U.S. stocks briefly broke into fresh record territory Tuesday on a wave of cautious optimism for the global economy that also drove German stocks to an all-time high and Japanese stocks to the best levels in five years.
The S&P 500 and the Dow smashed key barriers last week and continued to get a lift on the idea that the global economy, in particular the United States, is not as weak as feared. Friday's better-than-expected April employment report, which showed 165,000 nonfarm payrolls and major revisions for past months, helped drive the change in sentiment.
On Tuesday, the Dow traded as high as 15,024 and the S&P continued to score new highs, touching 1623, before reversing course on selling in tech stocks.
Energy, industrials and materials, groups that benefit from global growth, led the market higher earlier but turned lower with tech. The three sectors have been the worst performers year-to-date.
Stocks were higher around the globe on several factors. The Reserve Bank of Australia delivered a major surprise overnight, cutting interest rates to a record low, on the heels of a move by the European Central Bank last week. German industrial orders rose in March, while forecasts that had expected to see decline.
"You have another central bank weighing in on the rate cut bandwagon," said Mark Luschini, chief investment strategist at Janney Montgomery. He said the data on German industrial output as well as European services sector activity were helping drive gains, in addition to a rally in the European banking sector on better-than- expected earnings from HSBC.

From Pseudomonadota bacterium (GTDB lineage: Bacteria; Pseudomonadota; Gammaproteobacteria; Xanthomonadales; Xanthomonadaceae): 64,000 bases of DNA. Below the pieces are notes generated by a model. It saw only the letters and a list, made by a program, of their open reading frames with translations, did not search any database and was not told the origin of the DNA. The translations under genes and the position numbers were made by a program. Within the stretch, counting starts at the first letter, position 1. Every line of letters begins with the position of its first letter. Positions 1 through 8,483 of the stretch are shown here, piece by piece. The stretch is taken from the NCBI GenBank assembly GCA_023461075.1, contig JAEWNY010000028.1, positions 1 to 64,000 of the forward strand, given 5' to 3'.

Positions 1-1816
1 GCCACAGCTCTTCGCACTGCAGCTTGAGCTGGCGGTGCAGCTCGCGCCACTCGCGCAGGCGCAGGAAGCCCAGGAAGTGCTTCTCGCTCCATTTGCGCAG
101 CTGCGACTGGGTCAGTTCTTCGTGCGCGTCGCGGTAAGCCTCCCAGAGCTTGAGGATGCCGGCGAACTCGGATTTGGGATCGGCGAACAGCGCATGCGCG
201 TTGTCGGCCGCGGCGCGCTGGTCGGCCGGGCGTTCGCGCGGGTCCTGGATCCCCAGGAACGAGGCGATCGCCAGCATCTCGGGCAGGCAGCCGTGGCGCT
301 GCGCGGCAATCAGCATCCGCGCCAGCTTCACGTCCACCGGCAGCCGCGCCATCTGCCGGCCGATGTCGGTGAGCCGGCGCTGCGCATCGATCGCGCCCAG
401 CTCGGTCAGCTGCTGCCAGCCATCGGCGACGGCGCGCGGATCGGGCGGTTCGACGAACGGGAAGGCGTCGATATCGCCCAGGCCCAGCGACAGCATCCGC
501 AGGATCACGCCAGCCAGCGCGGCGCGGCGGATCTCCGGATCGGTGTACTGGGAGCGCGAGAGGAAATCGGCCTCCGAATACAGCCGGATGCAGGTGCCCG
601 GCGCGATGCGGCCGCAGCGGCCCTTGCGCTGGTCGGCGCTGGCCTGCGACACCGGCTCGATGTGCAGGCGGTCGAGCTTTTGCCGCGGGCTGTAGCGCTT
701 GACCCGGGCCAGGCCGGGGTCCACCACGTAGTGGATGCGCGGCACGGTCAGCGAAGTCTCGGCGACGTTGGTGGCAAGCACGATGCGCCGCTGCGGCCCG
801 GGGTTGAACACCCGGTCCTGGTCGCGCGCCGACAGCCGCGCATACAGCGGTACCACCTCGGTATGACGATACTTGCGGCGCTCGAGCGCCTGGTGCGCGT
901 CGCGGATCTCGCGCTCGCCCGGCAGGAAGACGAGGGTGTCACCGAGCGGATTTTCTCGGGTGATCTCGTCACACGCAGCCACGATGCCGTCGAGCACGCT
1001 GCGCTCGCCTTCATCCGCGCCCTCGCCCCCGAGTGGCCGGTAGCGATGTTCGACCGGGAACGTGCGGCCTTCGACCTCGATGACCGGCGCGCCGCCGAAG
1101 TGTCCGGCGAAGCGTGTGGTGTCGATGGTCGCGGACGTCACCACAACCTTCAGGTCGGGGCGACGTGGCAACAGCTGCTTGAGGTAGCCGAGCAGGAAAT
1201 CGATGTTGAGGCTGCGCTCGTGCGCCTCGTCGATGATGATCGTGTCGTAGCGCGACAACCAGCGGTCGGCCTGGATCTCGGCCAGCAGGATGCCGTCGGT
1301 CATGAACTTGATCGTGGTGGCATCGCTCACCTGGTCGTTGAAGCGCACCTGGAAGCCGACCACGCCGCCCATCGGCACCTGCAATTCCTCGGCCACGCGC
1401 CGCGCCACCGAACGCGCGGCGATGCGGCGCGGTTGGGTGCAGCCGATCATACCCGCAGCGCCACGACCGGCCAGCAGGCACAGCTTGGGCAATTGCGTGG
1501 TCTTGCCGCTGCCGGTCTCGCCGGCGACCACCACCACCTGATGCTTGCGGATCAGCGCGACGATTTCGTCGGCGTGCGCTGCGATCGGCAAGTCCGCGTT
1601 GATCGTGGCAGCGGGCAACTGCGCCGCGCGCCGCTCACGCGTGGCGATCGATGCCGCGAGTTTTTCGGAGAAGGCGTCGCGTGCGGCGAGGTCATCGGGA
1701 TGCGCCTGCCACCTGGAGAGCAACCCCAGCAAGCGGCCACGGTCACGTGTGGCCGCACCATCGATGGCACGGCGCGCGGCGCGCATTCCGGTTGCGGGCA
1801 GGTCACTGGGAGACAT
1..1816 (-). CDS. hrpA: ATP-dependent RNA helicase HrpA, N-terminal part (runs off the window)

But the global rally does not appear to be bringing back retail buyers.
"I think that investors are recognizing it's something they ought to be tuned into, but there's still a wariness of the market by individual investors who think it's gone too far, too fast. They are still carrying some wounds from 2008 and they're still sensitive," he said.
The Labor Department issued new employment-related statistics Tuesday at 10 a.m. ET, which showed that employers posted fewer job openings in March compared with February and they cut back on hiring. The JOLTs report showed that job openings fell 1.4 percent to a seasonally adjusted 3.8 million jobs, and total hiring declined 4.3 percent to 4.3 million.
"If you look at the domestic data over the last four out of six weeks, sequentially, the news has weakened, and it is supportive of the summer swoon," said Luschini. "But that said I don't think the conditions are the same as they have been for the last couple of years."
But he does think a more shallow sell off could be in the offing. "I do think equities, after having risen some 14 percent this year, are vulnerable...unless we get some economic validation," he said.